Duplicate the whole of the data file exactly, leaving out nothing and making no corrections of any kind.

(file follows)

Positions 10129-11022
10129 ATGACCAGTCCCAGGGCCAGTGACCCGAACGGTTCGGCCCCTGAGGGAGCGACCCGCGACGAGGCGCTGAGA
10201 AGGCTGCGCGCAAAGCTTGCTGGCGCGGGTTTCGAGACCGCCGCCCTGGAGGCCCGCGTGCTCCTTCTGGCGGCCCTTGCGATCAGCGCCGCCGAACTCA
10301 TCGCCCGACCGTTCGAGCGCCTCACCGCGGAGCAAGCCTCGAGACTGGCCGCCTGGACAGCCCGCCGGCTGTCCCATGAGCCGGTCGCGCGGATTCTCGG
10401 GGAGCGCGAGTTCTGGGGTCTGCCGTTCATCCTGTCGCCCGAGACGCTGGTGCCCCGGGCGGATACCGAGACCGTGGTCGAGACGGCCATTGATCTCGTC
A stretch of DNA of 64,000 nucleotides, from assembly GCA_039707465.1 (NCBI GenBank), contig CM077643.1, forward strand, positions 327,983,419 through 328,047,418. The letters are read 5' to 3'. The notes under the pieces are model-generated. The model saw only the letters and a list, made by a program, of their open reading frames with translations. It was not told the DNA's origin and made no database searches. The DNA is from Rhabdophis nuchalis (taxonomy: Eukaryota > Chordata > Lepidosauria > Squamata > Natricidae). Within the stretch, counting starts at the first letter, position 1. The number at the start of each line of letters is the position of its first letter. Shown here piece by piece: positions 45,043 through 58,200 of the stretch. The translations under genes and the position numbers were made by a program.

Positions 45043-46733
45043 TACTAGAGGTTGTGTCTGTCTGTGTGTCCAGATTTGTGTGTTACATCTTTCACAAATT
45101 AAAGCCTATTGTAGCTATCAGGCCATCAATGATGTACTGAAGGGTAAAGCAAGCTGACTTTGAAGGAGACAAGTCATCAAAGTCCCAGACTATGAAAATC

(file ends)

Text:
Positions 10129-11022
10129 ATGACCAGTCCCAGGGCCAGTGACCCGAACGGTTCGGCCCCTGAGGGAGCGACCCGCGACGAGGCGCTGAGA
10201 AGGCTGCGCGCAAAGCTTGCTGGCGCGGGTTTCGAGACCGCCGCCCTGGAGGCCCGCGTGCTCCTTCTGGCGGCCCTTGCGATCAGCGCCGCCGAACTCA
10301 TCGCCCGACCGTTCGAGCGCCTCACCGCGGAGCAAGCCTCGAGACTGGCCGCCTGGACAGCCCGCCGGCTGTCCCATGAGCCGGTCGCGCGGATTCTCGG
10401 GGAGCGCGAGTTCTGGGGTCTGCCGTTCATCCTGTCGCCCGAGACGCTGGTGCCCCGGGCGGATACCGAGACCGTGGTCGAGACGGCCATTGATCTCGTC
A stretch of DNA of 64,000 nucleotides, from assembly GCA_039707465.1 (NCBI GenBank), contig CM077643.1, forward strand, positions 327,983,419 through 328,047,418. The letters are read 5' to 3'. The notes under the pieces are model-generated. The model saw only the letters and a list, made by a program, of their open reading frames with translations. It was not told the DNA's origin and made no database searches. The DNA is from Rhabdophis nuchalis (taxonomy: Eukaryota > Chordata > Lepidosauria > Squamata > Natricidae). Within the stretch, counting starts at the first letter, position 1. The number at the start of each line of letters is the position of its first letter. Shown here piece by piece: positions 45,043 through 58,200 of the stretch. The translations under genes and the position numbers were made by a program.

Positions 45043-46733
45043 TACTAGAGGTTGTGTCTGTCTGTGTGTCCAGATTTGTGTGTTACATCTTTCACAAATT
45101 AAAGCCTATTGTAGCTATCAGGCCATCAATGATGTACTGAAGGGTAAAGCAAGCTGACTTTGAAGGAGACAAGTCATCAAAGTCCCAGACTATGAAAATC